Prince William to wed in April at historic London abbey
Prince William and Kate Middleton are to marry on April 29 next year at Westminster Abbey, the historic London church where his mother Diana's funeral was held in 1997, royal officials announced Tuesday.
The couple want to turn their wedding day into an international party in what is set to be the biggest royal event in Britain since William's parents Prince Charles and Diana married in 1981, aides said.
William, second in line to the throne of 16 realms, including Canada, Australia and New Zealand, is to tie the knot in the same church where the first king William was crowned in 1066 after the Norman conquest of England.
"The venue has long associations with the royal family -- it is in many ways the royal family's church -- and of course with Prince William personally," said Jamie Lowther-Pinkerton, the prince's private secretary.
"We know that the world will be watching on April 29, and the couple are very, very keen indeed that the spectacle should be a classic example of what Britain does best."
April 29 is also the feast of Saint Catherine of Siena, whose first name Middleton shares.
The wedding is to be paid for by the royal family and the Middletons, with the government meeting the security and transport costs, in a bid to ease public concerns as Britain faces harsh economic austerity measures.
British Prime Minister David Cameron announced that the day, the first Friday after the Easter weekend, would be marked with a special public holiday.
"The wedding of Kate and William will be a happy and momentous occasion. We want to mark the day as one of national celebration -- a public holiday will ensure the most people possible will have a chance to celebrate on the day," he said.
The date and venue were announced a week after the 28-year-olds revealed their engagement, capping a romance that began at St Andrews University in Scotland nearly eight years earlier.
The couple could be taking a risk with the weather. April is renowned as a rainy month in Britain, with bookmakers giving odds of 5/4 there will be showers on the day, as there were for Queen Elizabeth II's coronation in June 1953.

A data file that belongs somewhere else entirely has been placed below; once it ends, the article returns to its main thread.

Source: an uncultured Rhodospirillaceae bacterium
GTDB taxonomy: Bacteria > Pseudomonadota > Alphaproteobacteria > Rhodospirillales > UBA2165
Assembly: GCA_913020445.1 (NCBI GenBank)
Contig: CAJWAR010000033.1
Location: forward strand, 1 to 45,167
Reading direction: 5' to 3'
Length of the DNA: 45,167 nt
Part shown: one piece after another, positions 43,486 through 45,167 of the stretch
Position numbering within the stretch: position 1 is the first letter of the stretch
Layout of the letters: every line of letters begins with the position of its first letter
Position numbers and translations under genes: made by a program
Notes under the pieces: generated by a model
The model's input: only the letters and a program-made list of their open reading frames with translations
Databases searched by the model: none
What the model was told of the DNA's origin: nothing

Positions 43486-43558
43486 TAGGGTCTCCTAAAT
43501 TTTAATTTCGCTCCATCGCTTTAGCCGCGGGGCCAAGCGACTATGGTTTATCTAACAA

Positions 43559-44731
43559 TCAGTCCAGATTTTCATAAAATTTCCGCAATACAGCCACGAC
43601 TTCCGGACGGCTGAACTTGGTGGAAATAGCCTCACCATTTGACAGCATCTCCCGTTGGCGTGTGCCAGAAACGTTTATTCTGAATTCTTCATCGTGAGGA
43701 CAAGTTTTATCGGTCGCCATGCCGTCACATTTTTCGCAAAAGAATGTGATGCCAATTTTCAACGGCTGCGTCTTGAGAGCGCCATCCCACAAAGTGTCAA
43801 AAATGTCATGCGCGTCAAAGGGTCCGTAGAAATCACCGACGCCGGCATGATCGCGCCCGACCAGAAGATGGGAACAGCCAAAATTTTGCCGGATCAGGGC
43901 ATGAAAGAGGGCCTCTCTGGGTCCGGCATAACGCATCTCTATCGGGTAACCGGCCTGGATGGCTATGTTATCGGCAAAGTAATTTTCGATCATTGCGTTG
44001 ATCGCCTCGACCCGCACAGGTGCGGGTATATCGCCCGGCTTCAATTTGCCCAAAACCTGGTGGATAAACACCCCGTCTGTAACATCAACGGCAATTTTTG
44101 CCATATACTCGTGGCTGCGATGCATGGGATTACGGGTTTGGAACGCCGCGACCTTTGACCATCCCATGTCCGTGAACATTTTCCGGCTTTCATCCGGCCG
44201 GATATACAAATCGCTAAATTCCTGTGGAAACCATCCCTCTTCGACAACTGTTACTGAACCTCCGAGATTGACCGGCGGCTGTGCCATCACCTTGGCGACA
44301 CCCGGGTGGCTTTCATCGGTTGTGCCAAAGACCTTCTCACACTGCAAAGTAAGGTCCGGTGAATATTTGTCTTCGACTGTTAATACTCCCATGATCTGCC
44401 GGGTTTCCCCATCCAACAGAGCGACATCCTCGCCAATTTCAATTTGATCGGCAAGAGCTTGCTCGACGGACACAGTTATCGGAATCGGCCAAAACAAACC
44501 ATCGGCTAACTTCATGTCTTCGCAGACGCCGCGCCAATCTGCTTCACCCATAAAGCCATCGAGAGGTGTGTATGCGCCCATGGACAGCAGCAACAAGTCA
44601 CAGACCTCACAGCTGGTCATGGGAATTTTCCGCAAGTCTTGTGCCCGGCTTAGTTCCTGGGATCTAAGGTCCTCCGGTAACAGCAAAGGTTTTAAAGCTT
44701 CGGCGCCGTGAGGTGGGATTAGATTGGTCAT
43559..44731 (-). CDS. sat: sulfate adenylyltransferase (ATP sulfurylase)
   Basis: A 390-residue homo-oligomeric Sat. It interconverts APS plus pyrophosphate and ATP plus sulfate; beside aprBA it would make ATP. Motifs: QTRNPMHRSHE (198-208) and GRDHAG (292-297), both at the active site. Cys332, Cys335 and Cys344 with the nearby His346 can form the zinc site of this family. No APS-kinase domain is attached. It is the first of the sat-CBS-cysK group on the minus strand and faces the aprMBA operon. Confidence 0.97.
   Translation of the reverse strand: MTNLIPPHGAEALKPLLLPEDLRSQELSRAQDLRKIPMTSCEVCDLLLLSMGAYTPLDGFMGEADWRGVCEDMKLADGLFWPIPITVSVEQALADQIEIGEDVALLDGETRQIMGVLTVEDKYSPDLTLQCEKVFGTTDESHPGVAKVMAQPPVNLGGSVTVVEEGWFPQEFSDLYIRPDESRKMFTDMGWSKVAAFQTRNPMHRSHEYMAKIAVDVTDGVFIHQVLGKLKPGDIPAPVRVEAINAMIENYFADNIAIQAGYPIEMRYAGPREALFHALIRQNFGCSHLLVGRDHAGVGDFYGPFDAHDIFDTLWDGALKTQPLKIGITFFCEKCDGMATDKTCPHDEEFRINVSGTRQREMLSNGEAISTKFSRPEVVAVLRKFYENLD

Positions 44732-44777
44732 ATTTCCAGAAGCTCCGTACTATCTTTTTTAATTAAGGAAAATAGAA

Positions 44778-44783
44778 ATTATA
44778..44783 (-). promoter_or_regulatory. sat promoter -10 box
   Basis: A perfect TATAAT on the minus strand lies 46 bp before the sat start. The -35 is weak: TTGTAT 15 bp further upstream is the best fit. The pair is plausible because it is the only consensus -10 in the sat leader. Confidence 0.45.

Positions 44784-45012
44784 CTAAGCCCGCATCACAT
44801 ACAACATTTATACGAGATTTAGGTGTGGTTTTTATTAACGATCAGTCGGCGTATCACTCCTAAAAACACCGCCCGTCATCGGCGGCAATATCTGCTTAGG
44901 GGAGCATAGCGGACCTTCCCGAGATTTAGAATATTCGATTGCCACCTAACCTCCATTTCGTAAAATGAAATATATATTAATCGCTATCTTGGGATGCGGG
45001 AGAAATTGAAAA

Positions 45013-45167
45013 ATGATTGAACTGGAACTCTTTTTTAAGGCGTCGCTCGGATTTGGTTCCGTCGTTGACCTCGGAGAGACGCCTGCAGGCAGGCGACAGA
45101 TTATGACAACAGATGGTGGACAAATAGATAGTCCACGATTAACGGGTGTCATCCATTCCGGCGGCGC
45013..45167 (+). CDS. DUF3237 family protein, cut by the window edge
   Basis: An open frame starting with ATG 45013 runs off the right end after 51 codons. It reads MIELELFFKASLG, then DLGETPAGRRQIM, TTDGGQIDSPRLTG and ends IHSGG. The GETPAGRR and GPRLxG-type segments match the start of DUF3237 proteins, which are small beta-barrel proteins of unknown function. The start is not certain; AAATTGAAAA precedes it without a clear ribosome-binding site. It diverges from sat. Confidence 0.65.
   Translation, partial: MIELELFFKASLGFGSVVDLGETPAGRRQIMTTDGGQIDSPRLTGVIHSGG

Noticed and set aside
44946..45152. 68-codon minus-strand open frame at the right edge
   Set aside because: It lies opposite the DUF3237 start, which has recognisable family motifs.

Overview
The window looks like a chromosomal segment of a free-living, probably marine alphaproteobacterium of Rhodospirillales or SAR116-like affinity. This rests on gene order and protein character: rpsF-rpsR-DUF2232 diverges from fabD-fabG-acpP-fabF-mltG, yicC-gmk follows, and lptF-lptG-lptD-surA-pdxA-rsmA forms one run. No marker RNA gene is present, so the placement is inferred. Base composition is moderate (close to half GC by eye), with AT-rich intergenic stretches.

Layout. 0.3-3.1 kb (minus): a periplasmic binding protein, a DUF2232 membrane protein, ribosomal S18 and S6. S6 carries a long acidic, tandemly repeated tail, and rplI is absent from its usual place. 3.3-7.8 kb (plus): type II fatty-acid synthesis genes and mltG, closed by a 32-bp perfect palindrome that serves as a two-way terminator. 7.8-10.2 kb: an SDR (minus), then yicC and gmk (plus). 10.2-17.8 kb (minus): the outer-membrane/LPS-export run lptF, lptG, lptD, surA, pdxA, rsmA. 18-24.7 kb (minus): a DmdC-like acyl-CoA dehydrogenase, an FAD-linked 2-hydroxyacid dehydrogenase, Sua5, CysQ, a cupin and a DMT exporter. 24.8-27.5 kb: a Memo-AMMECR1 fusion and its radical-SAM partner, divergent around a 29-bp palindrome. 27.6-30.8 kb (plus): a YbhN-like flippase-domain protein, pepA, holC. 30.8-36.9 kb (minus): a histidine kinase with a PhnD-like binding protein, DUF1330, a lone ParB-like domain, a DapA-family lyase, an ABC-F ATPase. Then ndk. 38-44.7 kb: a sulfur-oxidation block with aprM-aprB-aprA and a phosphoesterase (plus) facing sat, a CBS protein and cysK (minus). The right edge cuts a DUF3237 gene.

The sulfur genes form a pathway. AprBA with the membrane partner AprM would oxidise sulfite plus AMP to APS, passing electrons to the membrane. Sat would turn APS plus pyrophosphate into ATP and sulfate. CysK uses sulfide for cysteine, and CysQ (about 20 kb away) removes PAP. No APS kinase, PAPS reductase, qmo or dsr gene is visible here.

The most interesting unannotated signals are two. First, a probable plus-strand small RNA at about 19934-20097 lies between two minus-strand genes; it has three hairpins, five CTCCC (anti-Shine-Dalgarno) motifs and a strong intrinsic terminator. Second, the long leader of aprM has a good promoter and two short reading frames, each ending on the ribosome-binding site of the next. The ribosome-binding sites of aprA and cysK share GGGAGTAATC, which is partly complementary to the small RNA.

But the couple wanted the day to be a right royal party, said officials.
"Their view on it would be: 'let's have a party,'" Lowther-Pinkerton said. "Consequently the day will be a proper celebration for the nation and the realms."
He added that William and Kate were "completely over the moon" about their engagement, adding: "I've never seen two happier people."
Westminster Abbey, which sits next to the Houses of Parliament, is an imposing gothic abbey which has been the coronation church since William the Conqueror in 1066 and is the final resting place of 17 monarchs.
Princess Diana was buried in the abbey after she was killed in a car crash in Paris in 1997, amid scenes of national mourning. She and Prince Charles married in 1981 at St Paul's Cathedral, and divorced in 1996.
Queen Elizabeth married Prince Philip there in 1947. William's aunt Princess Anne and uncle Prince Andrew also had their respective weddings at the abbey -- -- though they both ended in divorce.
The wedding has given Britain a boost as it battens down the economic hatches ahead of budget cuts aimed at cutting the country's huge deficit, and with its armed forces mired in a 10th year of war in Afghanistan.
Plans for the guest list, which is expected to include several heads of state, for who will conduct the service and for Middleton's wedding dress are still being drawn up.
William wants any members of the armed forces involved to come from those already on ceremonial duties, so as not to detract from ongoing operations.
The engagement announcement was followed by weekend opinion polls in Britain calling for William to leapfrog his 62-year-old father Charles to the throne when Queen Elizabeth dies -- a constitutionally problematic notion.
© 2010 AFP